HOCl-mediated LPO heme destruction events are likely to occur extracellularly. LPO is secreted from the goblet cells and submucosal glands which is a major constituent of the mucus and is very important constituent for maintaining anti-infective properties of airway epithelium [68]. It is likely that MPO is independently secreted into sites of inflammation from phagocytic cells. In the airway, we believe that there is a balance between HOCl and SCN. Disturbance of this balance allows LPO to serve as a source of free iron. The normal SCN concentration in the plasma is ranging from 20 to 120 µM, while in airways secretion it is about 460 µM [69], [70]. But under certain pathological conditions such as cystic fibrosis, the level of SCN is known to be, as low as, 0.5 µM which disrupts the microbicidal function of LPO [71][73]. Direct measurement of HOCl in the airways has not been done and would be difficult since HOCl is very labile and reactive. Using computational modeling the level of HOCl generated from activated neutrophils has been estimated to be 150–425 µM HOCl/hour and at sites of inflammation it has been estimated to reach, as high as, 5 mM [74]. During airway inflammation there is increased neutrophil influx and the neutrophil count in the airway increases from 34.1×103/mL to 115.7×103/mL [73]. Also the MPO protein level increases to 4.68 nM from 0.12 nM [73]. This increased MPO leads to an increase in HOCl production along with its subsequent damage to the biomolecules. Indeed Van der vliet et. al., have shown that in cystic fibrosis, MPO is the chief mediator of oxidative damage within the respiratory tract [75]. They also suggested that the localized MPO concentration could reach around 0.5–10 µM with an estimated HOCl concentration of 760 µM [71]. Previous studies have demonstrated that the airways of cystic fibrosis patients contain increased amount of total iron and the iron-binding protein ferritin [44], [76]. This may explain why increased polymorpho neutrophil (PMN) phagocytosis cannot prevent Pseudomonas aeruginosa infection [44]. Increase in PMN influx will lead to an increase in HOCl and increase free iron which will accelerate P. aeruginosa growth. In related study, Agbai has shown that high SCN diets give rise to low incidence of sickle cell anemia in Africans, while SCN deficient American meals cause increase number of cases of the disease in African-American population [77].

We have obtained significant data demonstrating that HOCl can mediate hemoproteins heme destruction and subsequent liberate of free iron in complex biological systems such as intact red blood cells, despite their extensive content of antioxidant such as GSH/glutathione reductase, and catalase [36]. These antioxidant systems have been previously shown to be potent targets of HOCl consumption. We are currently examining the role of HOCl in destroying the RBC of sickle cell patients, a condition known to be associated with higher plasma complement activation and higher MPO levels, (Maitra & Abu-Soud, unpublished data). Since the chemistry between heme and HOCl that we have reported in this study is similar to that which occurs when hemoglobin react with HOCl, this phenomenon may occur in complex biological systems.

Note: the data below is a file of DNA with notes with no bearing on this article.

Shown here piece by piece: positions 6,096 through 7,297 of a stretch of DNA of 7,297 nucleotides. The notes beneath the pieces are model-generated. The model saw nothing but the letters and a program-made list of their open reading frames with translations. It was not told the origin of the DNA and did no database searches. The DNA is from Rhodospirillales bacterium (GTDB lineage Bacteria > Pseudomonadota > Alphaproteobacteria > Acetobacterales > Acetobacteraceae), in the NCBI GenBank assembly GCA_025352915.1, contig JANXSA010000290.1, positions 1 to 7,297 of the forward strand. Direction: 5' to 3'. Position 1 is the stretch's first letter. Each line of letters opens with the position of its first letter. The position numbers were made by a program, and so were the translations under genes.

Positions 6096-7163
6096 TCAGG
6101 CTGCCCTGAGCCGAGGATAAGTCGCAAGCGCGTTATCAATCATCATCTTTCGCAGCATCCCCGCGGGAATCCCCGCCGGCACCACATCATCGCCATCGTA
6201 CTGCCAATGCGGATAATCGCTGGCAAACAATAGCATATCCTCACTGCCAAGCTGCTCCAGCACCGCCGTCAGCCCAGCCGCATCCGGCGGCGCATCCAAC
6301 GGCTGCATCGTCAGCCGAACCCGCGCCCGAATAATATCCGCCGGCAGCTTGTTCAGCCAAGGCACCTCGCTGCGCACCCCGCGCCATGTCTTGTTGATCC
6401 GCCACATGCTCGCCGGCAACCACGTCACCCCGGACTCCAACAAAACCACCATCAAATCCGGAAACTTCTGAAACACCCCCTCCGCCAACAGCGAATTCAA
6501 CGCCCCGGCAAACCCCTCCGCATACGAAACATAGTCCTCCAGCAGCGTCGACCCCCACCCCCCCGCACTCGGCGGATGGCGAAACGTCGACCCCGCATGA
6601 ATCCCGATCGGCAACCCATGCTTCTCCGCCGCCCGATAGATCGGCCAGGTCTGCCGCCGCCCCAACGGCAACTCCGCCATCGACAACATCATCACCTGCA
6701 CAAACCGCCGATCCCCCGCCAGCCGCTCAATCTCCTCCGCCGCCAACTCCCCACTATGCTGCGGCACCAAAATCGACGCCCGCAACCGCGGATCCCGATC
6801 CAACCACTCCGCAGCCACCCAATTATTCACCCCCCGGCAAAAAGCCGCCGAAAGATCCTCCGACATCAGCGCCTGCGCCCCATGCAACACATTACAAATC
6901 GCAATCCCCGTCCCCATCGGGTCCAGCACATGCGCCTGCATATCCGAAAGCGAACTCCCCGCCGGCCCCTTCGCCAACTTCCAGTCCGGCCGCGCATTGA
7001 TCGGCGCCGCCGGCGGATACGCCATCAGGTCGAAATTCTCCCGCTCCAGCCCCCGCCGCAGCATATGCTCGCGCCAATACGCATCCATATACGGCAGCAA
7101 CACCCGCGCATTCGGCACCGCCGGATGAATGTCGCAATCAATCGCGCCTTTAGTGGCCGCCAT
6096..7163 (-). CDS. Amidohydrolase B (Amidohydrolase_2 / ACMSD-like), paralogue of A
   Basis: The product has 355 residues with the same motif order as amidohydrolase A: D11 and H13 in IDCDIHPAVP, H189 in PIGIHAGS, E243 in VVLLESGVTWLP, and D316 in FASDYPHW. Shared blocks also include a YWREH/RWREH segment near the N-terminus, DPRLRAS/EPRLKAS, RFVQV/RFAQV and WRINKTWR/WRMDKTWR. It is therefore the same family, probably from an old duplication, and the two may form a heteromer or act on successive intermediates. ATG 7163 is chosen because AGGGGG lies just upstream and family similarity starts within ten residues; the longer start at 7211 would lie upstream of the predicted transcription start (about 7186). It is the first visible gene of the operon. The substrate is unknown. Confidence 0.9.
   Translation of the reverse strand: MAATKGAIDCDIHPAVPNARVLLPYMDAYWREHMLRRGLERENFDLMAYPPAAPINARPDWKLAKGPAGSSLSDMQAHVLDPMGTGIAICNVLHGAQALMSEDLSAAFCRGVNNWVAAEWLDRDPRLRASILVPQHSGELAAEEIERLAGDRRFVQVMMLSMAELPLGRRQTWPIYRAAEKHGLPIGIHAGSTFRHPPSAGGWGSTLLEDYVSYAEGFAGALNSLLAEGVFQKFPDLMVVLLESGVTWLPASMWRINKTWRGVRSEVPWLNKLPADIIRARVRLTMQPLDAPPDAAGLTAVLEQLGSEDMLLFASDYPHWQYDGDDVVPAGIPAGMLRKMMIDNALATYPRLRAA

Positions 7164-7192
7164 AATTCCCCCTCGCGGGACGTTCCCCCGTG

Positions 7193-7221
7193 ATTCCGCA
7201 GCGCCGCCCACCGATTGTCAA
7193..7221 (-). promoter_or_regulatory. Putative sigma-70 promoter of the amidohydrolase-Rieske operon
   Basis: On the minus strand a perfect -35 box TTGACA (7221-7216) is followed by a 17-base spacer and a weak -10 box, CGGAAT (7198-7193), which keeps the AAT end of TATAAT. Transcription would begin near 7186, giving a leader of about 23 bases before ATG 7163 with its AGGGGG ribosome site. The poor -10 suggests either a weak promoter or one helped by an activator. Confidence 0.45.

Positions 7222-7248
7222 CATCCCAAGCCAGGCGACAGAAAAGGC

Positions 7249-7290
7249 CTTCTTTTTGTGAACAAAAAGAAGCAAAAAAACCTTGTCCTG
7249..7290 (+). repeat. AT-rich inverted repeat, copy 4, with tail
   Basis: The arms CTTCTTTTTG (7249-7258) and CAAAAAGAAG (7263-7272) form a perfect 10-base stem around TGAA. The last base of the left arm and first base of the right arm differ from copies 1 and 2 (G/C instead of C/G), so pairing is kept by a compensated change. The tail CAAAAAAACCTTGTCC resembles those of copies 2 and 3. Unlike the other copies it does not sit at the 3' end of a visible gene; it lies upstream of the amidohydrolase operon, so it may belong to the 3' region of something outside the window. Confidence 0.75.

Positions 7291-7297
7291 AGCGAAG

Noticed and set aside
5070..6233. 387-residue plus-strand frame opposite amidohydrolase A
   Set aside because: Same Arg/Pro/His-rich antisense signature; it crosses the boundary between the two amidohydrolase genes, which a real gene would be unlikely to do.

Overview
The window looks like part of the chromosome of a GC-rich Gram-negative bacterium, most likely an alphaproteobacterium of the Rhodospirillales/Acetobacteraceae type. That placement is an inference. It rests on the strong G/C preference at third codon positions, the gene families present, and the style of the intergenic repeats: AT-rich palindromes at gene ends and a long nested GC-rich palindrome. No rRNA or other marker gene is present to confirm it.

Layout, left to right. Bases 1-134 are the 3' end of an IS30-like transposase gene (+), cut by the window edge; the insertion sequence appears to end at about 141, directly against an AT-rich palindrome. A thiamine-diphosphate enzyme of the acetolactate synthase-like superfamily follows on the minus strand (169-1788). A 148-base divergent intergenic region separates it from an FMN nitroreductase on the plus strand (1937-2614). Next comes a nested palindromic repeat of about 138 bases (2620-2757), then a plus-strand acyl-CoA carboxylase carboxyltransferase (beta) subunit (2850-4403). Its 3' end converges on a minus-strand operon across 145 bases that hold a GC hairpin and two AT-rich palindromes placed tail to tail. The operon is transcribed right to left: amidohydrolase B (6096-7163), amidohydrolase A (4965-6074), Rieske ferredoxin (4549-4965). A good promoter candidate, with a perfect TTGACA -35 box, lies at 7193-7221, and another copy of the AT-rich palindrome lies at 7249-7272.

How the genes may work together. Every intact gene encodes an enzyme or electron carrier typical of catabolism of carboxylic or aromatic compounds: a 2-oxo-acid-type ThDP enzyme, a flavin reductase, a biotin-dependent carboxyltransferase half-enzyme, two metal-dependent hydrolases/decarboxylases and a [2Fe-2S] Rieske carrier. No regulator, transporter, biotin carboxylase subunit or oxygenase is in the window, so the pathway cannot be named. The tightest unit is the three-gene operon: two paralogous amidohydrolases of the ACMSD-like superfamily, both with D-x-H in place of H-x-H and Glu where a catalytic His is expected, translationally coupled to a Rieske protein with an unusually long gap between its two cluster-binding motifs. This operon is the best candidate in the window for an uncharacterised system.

In summary, HOCl levels and LPO activity are apparently coupled through complex interdependent pathways. The biological consequences of HOCl-peroxidase interactions may have broad implication for the regulation of local inflammatory, infectious, and cardiovascular events in vivo. Increased HOCl levels, the deficiency of potent HOCl scavengers such as taurine, glutathione, and lycopene [78][80], or the deficiency of the natural enzyme substrate, SCN, may contribute to infection and inflammation by increasing catalytically active free iron levels and enhancing bacterial development.

Materials and Methods


All materials used were of highest purity grade and used without further purification. Sodium hypochlorite (NaOCl), ammonium acetate (CH3COONH3), ferrozine, L-methionine, ascorbic acid, methanol and trifluoroacetic acid (TFA) - HPLC grade, were obtained from Sigma Aldrich (St. Louis, MO, USA). HPLC grade acetonitrile (CH3CN) was obtained from EMD Chemicals Inc. (Gibbstown, NJ, USA). Bovine LPO was obtained from Worthington Bio-Chemistry Corp. (Lakewood, NJ, USA) and used with further purification by sepharose column. Purity was confirmed by demonstrating a RZ (Reinheitszahl) of >0.78 (A415/A280), as well as SDS-PAGE analysis. LPO concentration was determined spectrophotometrically by utilizing an extinction coefficient of 112,000 M−1 cm−1 at 412 nm [81].

Absorbance Measurements

Absorbance spectra were recorded using a Cary 100 Bio UV–visible spectrophotometer, at 25°C, pH 7.0. Experiments were performed in a 1 mL phosphate buffer solution supplemented with fixed amount of LPO (1.5 µM) and increasing concentrations of HOCl (0, 25, 50, 100, 150, 175, 200, and 300 µM). To accomplish that, LPO and HOCl were mixed in the cuvette, and then absorbance changes were recorded from 300 to 700 nm.

Rapid Kinetic Measurements